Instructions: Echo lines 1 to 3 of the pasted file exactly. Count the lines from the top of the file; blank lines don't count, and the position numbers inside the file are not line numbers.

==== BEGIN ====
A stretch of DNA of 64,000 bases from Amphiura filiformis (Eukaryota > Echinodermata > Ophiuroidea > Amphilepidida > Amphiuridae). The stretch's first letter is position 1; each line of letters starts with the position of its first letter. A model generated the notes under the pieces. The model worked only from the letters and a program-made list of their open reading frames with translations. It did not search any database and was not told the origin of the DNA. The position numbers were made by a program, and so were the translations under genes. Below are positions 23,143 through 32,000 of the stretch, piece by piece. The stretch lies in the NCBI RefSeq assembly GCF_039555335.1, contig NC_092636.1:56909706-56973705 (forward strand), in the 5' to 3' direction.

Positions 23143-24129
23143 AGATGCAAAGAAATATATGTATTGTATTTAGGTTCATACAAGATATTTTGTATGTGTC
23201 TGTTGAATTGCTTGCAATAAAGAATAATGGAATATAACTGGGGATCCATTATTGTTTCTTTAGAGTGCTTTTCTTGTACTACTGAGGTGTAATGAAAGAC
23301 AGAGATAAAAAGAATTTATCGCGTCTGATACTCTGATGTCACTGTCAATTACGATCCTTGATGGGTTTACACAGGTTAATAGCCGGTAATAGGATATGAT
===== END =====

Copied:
A stretch of DNA of 64,000 bases from Amphiura filiformis (Eukaryota > Echinodermata > Ophiuroidea > Amphilepidida > Amphiuridae). The stretch's first letter is position 1; each line of letters starts with the position of its first letter. A model generated the notes under the pieces. The model worked only from the letters and a program-made list of their open reading frames with translations. It did not search any database and was not told the origin of the DNA. The position numbers were made by a program, and so were the translations under genes. Below are positions 23,143 through 32,000 of the stretch, piece by piece. The stretch lies in the NCBI RefSeq assembly GCF_039555335.1, contig NC_092636.1:56909706-56973705 (forward strand), in the 5' to 3' direction.

Positions 23143-24129
23143 AGATGCAAAGAAATATATGTATTGTATTTAGGTTCATACAAGATATTTTGTATGTGTC